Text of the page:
Washington

Spectrum Fight: Mom Vs. Apple Pie

Broadcasters face tough lobby against FCC’s ‘national’ repurposing of spectrum 8/22/2011 12:01:00 AM Eastern

What a Tangled Web The FCC Weaves

The FCC introduced its redesigned Website a few months back, calling it both a work in progress and an effort to make things more user-friendly, particularly for consumers.

So far, the work has not earned rave reviews from inside the commission, at least informally.

Not long after the site re-launched, more than one staffer suggested there needed to be a spotlight on the fact that it was tougher to find some information, including newly released decisions and announcements that now required a bit more drilling down into the site.

As one FCC staffer put it this month: “The best feature on the new Website is the link to the previous fcc.gov.” Ouch. But that was seconded by a high official, who said that the agency planned to make the old site their new home page, and actually had to be guided by a reporter to a piece of information regarding their own area of expertise. That second opinion was “thirded” by yet another: “The only button I use on the new site is very user-friendly and instantly directs me to the previous fcc.gov.” That made the polled opinion unanimous, sounding more like a chorus than three solos.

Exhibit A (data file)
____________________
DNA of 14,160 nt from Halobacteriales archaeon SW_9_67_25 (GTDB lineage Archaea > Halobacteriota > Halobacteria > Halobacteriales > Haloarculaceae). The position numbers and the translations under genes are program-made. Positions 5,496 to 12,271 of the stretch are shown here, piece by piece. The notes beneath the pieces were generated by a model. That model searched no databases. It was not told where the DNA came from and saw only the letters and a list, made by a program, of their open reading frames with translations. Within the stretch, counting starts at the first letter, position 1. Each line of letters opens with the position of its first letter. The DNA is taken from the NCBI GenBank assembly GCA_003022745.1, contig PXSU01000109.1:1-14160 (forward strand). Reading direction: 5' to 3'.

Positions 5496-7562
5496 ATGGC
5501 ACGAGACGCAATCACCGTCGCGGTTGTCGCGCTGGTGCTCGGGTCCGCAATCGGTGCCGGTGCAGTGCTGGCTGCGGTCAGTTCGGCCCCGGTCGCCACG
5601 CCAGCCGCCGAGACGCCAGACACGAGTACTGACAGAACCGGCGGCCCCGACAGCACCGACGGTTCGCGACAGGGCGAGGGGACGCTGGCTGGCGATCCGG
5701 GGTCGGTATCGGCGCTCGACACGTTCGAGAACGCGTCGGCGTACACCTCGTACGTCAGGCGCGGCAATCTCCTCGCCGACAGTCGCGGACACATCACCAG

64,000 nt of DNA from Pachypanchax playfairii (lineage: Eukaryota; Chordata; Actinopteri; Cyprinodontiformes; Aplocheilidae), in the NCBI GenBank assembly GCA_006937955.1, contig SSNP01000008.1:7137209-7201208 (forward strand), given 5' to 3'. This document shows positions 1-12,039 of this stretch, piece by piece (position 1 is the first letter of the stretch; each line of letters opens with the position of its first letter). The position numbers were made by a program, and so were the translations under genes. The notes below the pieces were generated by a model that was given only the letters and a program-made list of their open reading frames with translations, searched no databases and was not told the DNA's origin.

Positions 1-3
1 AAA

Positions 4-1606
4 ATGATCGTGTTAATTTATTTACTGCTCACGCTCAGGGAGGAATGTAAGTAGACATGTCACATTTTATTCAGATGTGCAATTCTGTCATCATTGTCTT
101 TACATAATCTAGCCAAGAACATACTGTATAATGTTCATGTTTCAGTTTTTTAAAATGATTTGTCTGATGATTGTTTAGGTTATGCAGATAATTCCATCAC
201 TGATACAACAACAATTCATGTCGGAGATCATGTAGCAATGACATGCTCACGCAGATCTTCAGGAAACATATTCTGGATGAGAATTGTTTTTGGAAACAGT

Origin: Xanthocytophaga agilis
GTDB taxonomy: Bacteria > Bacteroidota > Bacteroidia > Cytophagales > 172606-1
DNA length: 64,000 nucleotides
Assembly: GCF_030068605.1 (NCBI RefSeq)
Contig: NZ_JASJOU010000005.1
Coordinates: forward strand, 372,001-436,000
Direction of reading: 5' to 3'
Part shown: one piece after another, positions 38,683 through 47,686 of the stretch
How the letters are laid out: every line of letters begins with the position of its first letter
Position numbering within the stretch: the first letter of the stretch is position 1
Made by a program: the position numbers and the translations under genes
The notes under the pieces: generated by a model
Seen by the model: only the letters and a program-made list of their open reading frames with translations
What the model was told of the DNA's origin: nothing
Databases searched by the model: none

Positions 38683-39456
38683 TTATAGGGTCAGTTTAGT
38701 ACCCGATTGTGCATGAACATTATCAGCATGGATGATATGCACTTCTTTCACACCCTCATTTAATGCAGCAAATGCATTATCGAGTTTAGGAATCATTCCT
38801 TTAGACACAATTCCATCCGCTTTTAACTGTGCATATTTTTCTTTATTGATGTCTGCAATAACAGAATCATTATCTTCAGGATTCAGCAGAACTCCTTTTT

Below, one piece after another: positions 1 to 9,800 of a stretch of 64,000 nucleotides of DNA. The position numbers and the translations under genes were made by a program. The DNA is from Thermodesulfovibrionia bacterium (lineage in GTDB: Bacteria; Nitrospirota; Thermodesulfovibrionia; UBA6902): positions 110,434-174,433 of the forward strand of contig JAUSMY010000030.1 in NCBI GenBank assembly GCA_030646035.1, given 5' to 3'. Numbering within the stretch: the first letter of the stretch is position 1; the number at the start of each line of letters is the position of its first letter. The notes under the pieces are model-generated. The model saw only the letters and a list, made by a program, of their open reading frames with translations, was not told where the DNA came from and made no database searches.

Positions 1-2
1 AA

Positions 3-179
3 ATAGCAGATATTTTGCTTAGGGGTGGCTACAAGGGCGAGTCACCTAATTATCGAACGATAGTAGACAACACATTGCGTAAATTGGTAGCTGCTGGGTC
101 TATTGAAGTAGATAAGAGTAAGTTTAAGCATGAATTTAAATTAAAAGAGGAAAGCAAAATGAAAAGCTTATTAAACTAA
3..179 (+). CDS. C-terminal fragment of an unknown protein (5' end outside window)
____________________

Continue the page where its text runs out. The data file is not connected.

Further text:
A spokesman for FCC Chairman Julius Genachowski had no comment. —JE

Broadcasters have been battling for their business
lives over the past few months. Among other issues,
incentive auction bills surfaced that did not meet
broadcasters’ baseline expectations of signal
integrity and market-coverage protections
for whatever business remains after
the government reclaims spectrum for
wireless broadband.

The fact that the auctions are tied
to raising money for a first-responder
broadband network called for by the
9/11 commission sums up the lobbying
challenge of broadcasters, who frankly
face a broadband juggernaut of “national
purposes,” as well as a Consumer Electronics
Association campaign portraying
them as squatters and dinosaurs.

They dodged a bullet earlier this
month when one of those broadcast protection-lite bills was
removed from the debt-ceiling bill. But there will still be a push
in early September by Sen. Jay Rockefeller (D-W.Va.), who has
vowed to get a bill to the president by Sept. 11.

“This is the toughest challenge ever faced by broadcasters,”
says one veteran broadcast attorney. “It is like choosing between
Mom [broadcasting] and Apple Pie [all those ‘national purposes’],”
said a broadcast lobbyist speaking not for attribution.

Here are some of the forces massed, not against broadcasting
necessarily, but for more spectrum, and thus giving the FCC
and Congress more cover for actions that could leave broadcasters
in a tenuous position.

9/11: Part of the spectrum incentive auction proceeds will go toward paying for and
maintaining a broadband
emergency communications
network. With the
10th anniversary of the
tragedy coming up and its
memories of firefighters unable
to communicate with